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Mount Etna eruption, Sicily, Italy. Credit: Antonio Zanghì/ Moment/ Getty Images.

The way magma is stored and transported in volcanoes is difficult to investigate. Current models assume that volcanoes have multiple reservoirs at different levels, interconnected by a network of conduits that channel magma to the surface. Knowing how pressure and temperature vary between levels is important to understand the structure of a volcano’s plumbing system, also giving clues for predicting the rise of magma within the crust.

Lorenzo Chicchi and his team from the University of Florence have developed a machine- learning tool called GAIA (Geo Artificial Intelligence thermobArometry), that can estimate pressure and temperature conditions of magma by considering the components of a specific mineral found at the surface1.

The system is based on feed-forward neural networks, one of the most common architectures in machine learning, where artificial neurons are organized into different layers that are connected to each other. The initial layer receives the input signal, which is then processed and passed on to the next layer, until the final layer where the output is obtained. “The aim is to use the network to reproduce an unknown function starting from a dataset of examples,” says Chicchi. “The parameters are adjusted to make the network responses as consistent as possible with the initial dataset.”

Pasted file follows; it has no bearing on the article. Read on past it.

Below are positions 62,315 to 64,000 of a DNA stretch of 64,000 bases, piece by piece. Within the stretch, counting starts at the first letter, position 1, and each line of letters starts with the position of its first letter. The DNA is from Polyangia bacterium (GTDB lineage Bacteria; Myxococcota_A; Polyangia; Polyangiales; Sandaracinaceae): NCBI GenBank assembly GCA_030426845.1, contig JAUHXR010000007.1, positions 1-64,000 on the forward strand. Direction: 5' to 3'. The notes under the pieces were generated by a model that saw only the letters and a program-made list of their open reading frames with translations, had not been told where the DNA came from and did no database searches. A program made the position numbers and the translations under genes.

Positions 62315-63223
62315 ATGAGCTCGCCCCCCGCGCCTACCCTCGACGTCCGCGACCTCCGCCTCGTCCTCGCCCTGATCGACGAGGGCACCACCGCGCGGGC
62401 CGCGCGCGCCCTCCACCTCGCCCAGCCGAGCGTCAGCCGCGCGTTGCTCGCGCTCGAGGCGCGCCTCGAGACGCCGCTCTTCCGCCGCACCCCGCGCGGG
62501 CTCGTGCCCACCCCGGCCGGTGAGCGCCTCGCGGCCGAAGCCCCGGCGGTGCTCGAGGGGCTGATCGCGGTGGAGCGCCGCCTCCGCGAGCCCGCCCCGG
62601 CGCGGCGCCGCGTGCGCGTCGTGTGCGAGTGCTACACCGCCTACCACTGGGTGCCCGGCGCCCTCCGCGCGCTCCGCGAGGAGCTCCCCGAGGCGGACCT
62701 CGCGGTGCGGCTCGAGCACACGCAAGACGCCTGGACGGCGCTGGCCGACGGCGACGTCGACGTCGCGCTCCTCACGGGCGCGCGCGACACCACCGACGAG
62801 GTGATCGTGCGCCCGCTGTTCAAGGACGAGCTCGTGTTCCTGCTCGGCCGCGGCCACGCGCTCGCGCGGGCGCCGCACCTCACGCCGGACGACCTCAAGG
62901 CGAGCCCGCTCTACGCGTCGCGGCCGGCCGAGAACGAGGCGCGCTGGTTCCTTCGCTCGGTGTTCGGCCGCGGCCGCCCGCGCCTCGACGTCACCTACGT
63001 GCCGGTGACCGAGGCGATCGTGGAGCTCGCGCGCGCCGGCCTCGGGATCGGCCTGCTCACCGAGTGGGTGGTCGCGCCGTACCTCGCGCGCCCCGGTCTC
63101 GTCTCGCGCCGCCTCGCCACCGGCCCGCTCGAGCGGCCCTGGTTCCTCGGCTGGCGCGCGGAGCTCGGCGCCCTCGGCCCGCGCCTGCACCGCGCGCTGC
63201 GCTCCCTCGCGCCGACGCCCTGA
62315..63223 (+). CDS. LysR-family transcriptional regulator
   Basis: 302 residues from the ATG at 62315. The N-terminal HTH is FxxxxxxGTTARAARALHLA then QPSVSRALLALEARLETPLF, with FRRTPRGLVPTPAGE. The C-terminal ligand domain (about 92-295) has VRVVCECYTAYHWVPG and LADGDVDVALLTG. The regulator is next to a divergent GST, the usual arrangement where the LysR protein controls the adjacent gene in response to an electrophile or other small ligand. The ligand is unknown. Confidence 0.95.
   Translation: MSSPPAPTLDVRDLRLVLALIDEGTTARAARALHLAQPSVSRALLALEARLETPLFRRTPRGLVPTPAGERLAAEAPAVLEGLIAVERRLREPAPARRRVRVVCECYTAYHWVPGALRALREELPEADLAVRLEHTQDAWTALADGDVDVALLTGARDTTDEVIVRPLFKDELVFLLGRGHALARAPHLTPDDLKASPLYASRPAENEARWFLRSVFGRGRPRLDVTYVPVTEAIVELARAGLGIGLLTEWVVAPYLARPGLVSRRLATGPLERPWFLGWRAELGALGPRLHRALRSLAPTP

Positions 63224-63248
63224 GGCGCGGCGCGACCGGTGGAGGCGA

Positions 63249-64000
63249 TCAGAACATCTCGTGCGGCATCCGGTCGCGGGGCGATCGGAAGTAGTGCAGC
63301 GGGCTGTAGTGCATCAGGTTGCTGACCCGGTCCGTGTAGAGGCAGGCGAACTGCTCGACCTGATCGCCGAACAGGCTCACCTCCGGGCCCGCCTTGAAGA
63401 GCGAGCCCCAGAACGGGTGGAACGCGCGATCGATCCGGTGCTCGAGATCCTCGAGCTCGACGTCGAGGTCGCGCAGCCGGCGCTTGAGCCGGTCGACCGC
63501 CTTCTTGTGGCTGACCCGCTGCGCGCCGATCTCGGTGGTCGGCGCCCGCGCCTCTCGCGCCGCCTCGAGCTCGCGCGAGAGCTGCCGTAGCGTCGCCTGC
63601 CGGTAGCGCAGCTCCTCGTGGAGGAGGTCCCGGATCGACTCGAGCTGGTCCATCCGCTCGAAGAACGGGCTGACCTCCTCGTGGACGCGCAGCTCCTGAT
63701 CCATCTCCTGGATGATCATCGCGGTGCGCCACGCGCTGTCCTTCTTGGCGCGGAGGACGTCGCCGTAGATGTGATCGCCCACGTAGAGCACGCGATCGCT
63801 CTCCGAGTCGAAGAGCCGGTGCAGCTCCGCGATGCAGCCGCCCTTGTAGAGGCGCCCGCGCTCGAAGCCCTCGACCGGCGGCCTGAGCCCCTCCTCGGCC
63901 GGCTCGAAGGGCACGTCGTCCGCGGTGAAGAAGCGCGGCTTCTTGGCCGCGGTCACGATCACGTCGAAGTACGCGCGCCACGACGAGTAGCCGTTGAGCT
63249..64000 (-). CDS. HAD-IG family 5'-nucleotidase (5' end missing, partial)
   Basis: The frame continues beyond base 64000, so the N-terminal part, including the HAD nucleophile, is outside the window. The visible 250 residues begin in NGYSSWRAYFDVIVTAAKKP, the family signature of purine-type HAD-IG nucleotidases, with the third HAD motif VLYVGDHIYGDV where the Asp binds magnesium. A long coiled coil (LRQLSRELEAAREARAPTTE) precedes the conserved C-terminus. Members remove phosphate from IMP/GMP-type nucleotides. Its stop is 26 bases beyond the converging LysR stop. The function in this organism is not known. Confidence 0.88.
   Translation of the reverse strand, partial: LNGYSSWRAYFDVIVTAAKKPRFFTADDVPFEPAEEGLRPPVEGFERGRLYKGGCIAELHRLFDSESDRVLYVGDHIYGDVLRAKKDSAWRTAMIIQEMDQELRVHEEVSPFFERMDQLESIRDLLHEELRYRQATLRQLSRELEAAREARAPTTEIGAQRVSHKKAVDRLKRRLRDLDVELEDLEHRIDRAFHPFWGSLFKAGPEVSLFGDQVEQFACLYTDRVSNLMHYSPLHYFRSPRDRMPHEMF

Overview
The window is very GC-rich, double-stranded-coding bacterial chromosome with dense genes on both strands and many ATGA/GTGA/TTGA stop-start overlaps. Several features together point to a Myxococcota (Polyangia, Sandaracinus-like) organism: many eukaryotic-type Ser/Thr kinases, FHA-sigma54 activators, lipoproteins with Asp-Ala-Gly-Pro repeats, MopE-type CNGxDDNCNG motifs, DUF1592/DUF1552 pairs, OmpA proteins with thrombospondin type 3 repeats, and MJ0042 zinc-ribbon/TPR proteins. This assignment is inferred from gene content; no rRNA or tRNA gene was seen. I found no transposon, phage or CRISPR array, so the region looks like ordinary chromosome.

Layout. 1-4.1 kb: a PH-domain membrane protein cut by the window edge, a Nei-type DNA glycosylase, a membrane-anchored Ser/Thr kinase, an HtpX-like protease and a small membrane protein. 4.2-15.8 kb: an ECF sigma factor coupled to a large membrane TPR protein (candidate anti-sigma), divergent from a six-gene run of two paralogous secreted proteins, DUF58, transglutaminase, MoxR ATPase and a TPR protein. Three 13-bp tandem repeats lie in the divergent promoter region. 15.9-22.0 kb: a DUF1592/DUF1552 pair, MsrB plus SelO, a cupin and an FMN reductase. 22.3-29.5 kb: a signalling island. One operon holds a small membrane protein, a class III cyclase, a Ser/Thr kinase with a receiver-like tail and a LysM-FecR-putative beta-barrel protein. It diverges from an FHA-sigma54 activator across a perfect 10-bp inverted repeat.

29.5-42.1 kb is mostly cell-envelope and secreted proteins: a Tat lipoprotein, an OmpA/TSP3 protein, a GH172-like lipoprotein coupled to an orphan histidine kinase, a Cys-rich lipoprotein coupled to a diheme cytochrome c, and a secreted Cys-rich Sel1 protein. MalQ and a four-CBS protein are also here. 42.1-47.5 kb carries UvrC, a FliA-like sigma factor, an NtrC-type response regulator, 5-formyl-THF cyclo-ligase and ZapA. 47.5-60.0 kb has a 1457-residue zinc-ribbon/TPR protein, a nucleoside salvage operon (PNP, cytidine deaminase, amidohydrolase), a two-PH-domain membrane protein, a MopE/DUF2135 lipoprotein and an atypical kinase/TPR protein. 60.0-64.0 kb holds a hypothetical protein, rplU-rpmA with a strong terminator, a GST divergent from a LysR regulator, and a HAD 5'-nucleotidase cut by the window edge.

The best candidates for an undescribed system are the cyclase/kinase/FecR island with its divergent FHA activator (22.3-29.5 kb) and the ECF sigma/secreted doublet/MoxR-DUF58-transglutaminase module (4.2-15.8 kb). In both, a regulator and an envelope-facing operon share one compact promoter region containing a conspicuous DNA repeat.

Specifically, GAIA’s neural networks take as input the composition of the clinopyroxene mineral in erupted magmas, and return an estimate of the temperature and pressure at which the mineral crystallized. Clinopyroxenes are prevalent minerals in certain type of magmas, and their chemical composition is sensitive to crystallization conditions. As a training dataset, the team used the database of clinopyroxene compositions of the five most active Italian volcanoes (Somma-Vesuvius, Campi Flegrei, Etna, Stromboli and Vulcano).

The team trained multiple neural networks on distinct subsets of the dataset. Having multiple models enabled them to generate a range of estimates rather than just one, providing both an average value and an error margin for each clinopyroxene composition. In the end, they compared the results of GAIA with those from geophysical and geodetic surveys of the five Italian volcanoes, and found they were in good agreement.

“GAIA is a tool that can improve our understanding of the dynamic of volcano plumbing systems,” adds lead author, Simone Tommasini, from the University of Florence. “It can be applied to each single eruptive period of a given volcano to assess variations of the depth of magmatic reservoirs and also provide further basis for one of the key research areas in modern volcanology, that is the prevention and mitigation of volcanic hazard”.